As was the case with the companion coupe kit/promo, the basic chassis pan has the engine, transmission lowers, and drive shaft sections molded in place as well as highly simplified versions of the independent front and rear suspensions. These last items are not quite 100% scale accurate, as they had to allow for the two straight metal axles that attach the wheels and tires to the chassis. Overall detail on the pan is a tad on the soft side. The exhaust system is separate, consisting of a one-piece twin-pipe unit, two mufflers/resonators, and two separate exhaust pipes with hollowed-out tips. Separate also is the transmission support, exhaust pipe support, and (unique to the convertible) front and rear cross bracing. Four disc brakes with caliper detail attach to the chassis and act as guides to insert the wheel bosses. Of note here also is that the chassis does not attach to the body by means of metal screws–a real plus point for the traditionalists among us.

WHEELS AND TIRES: Four 20” Camaro SS five-spoke cast-type wheels ride on big-and-little no-name low profile unidirectional tread tires. The instruction sheet points out how to mount the tire tread properly.

The interior floor does not have a rear plate and, unlike the coupe kit, no package shelf. All pedals are molded to the interior floor, and the lack of a third pedal indicates an automatic transmission-equipped car. The side panels are separate, have good three-dimensional detailing, and are bolstered at the rear for the convertible dog legs. There is no detail on the door-mounted speaker grilles; however, this can easily be rectified by the use of photoetched pieces or decal material from aftermarket sources. As is the norm for Round2, the front and rear seats are both molded in black vinyl and, as mentioned before in this column in other Round2/AMT curbside promo kit reviews, will require special treatment in painting as standard model paints don’t stick very well to vinyl. The console is separate, as is the shifter and parking brake lever. The dash is very well done, with decalized instruments and radio/multifunction panel.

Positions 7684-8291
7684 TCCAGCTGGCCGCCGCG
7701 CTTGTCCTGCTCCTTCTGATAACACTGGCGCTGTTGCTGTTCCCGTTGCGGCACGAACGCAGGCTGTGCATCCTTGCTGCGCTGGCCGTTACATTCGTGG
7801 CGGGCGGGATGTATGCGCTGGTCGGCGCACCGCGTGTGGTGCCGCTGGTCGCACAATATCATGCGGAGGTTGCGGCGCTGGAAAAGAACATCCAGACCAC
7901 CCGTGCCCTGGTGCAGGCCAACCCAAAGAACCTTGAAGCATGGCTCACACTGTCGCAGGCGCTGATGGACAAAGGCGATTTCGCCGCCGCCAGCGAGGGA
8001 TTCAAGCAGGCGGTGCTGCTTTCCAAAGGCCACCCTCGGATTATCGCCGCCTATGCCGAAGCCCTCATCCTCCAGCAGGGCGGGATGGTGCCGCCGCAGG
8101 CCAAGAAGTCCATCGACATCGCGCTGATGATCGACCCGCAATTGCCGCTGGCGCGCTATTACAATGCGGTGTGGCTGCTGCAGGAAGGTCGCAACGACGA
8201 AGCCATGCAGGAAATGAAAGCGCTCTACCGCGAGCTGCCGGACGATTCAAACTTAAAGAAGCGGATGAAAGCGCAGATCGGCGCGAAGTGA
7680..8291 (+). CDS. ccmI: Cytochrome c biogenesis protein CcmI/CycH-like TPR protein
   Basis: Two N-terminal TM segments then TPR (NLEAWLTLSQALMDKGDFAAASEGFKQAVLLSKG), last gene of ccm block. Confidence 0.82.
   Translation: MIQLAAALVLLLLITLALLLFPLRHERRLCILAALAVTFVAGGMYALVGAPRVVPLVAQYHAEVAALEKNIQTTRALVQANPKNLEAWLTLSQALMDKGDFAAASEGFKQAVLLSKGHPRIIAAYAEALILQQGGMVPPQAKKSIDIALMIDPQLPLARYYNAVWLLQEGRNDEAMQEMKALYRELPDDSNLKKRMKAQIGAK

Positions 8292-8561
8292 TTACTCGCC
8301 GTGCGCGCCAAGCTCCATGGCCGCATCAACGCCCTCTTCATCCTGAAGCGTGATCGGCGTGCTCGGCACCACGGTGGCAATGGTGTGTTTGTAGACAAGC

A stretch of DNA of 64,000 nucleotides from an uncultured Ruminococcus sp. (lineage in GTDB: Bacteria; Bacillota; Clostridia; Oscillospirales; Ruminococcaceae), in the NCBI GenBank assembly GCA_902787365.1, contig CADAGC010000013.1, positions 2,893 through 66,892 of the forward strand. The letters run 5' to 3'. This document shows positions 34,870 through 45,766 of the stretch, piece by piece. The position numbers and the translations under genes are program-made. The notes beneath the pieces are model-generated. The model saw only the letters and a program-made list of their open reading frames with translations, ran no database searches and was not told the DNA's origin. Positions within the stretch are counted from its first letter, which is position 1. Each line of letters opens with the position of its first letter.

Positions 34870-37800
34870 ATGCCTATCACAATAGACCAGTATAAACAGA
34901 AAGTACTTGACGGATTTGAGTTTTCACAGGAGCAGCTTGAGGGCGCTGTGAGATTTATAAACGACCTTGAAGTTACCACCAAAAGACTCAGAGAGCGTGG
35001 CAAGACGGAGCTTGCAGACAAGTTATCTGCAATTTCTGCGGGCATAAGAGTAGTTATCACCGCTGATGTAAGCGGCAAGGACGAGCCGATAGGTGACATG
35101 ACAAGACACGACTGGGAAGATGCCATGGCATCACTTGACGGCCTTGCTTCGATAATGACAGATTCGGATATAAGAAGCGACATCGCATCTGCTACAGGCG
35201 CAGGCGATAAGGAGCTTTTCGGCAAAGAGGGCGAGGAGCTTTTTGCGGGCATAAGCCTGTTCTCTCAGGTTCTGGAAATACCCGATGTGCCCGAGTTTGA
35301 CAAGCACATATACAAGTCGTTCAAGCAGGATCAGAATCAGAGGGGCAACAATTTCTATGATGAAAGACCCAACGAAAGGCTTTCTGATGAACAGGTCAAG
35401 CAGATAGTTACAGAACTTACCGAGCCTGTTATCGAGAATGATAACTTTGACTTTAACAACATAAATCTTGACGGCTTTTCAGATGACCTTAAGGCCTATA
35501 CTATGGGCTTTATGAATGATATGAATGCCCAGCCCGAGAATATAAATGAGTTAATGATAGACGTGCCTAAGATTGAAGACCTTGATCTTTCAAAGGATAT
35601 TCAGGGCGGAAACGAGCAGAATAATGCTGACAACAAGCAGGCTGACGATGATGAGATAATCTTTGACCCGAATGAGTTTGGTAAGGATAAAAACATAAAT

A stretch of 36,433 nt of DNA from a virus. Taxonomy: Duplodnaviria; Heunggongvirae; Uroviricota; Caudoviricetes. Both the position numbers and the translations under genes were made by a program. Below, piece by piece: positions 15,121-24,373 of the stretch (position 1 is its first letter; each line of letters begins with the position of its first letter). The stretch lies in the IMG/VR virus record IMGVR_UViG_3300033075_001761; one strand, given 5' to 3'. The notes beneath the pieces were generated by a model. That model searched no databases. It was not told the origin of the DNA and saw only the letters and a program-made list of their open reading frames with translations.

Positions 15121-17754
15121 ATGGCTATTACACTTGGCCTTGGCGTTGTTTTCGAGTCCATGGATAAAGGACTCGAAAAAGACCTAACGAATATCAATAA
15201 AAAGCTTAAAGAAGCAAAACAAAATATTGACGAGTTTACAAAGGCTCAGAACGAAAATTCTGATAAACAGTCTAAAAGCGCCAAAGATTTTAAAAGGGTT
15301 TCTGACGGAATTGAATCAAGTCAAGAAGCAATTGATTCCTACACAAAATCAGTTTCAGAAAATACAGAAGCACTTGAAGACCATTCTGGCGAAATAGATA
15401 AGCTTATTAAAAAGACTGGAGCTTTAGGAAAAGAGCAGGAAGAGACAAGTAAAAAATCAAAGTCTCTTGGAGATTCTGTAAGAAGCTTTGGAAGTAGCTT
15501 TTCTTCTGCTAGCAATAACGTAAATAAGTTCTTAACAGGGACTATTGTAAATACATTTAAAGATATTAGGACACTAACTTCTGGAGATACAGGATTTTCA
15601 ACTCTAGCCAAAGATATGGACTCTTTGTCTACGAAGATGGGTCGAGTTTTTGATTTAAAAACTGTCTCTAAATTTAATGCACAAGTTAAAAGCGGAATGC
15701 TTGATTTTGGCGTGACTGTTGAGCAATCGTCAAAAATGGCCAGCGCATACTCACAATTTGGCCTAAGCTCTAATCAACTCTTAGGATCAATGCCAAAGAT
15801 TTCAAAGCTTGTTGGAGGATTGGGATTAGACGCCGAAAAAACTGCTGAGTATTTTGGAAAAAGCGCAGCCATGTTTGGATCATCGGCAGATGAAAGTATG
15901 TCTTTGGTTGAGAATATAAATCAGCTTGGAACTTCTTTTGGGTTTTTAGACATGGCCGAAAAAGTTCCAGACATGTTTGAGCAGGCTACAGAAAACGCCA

The one-piece body has the convertible boot molded in place. Mounting to this are separate front and rear fascias, a separate rear spoiler lip, a separate clear high mounted brake light, a separate tiny satellite antenna, and a separate hood. The front fascia has the SS scoop molded in, and to which attach the grille, headlight bezels and separate clear lenses, and two tiny clear fog light lenses. The rear diffuser is molded into the rear fascia, and four clear taillight lenses (that need to be treated to a coat or two of transparent red) attach here. There are two separate “elephant ear” side mirrors that will need their faces covered with your favorite chrome foil. The windshield has the wipers molded in place, is thin and very clear, and attach from the outside of the car with tiny pin locators–care should be taken here so as not to break them.

Included on the smallish decal sheet are Z28 striping in black or white, CAMARO scripts, SS scripts for the grille, rear deck, and headrests, gold Chevy bowties for front and rear, a small CAMARO logo for the horn button, a black CAMARO plate, and a Michigan BCF 7714 plate. Spares are given for the instruments, radio/multifunction panel, SS logos, CAMARO scripts, and horn emblem. The decals are matte (not glossy) and this will be problematic in one area: the Z-style striping. These should be carefully cut away from the clear car- rier and applied separately to avoid any silvering issues after clear coating. OTHER: As with all recent Round2/AMT “Showroom Replicas” kits, no less than six instruction sheets are included in the box–in English, French, German, Italian, Spanish, and Portuguese!